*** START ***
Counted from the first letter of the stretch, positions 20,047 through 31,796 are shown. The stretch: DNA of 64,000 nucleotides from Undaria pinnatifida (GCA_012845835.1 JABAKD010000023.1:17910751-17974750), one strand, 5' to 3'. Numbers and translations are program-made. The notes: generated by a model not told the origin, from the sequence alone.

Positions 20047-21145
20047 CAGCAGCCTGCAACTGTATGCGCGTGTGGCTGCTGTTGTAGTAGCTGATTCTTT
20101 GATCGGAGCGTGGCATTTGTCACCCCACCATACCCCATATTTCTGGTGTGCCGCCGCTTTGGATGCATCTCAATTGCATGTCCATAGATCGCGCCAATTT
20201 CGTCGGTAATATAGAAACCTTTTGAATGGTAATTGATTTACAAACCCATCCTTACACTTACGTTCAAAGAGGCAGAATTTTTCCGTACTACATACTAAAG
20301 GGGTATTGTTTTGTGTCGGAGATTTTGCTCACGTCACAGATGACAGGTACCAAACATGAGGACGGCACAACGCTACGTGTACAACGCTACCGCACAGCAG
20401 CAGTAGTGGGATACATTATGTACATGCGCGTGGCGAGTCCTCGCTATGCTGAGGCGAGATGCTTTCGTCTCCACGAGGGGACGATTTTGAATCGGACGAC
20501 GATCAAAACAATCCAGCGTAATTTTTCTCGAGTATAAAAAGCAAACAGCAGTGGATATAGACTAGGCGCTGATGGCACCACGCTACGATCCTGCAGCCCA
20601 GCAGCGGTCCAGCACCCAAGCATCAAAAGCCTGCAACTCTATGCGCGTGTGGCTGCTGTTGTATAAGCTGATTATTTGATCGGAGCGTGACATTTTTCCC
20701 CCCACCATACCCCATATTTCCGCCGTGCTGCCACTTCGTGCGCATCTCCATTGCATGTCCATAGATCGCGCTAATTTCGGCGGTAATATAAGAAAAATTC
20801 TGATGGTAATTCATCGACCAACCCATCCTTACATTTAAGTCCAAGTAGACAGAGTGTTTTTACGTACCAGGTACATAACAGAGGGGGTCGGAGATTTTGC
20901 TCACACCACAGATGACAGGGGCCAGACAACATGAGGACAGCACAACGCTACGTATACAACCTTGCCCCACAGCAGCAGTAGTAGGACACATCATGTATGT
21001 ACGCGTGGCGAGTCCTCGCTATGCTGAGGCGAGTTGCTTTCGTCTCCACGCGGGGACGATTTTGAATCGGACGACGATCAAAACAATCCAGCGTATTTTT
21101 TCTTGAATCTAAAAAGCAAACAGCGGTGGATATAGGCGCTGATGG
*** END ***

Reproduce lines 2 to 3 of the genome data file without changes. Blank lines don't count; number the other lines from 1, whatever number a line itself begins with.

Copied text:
Positions 20047-21145
20047 CAGCAGCCTGCAACTGTATGCGCGTGTGGCTGCTGTTGTAGTAGCTGATTCTTT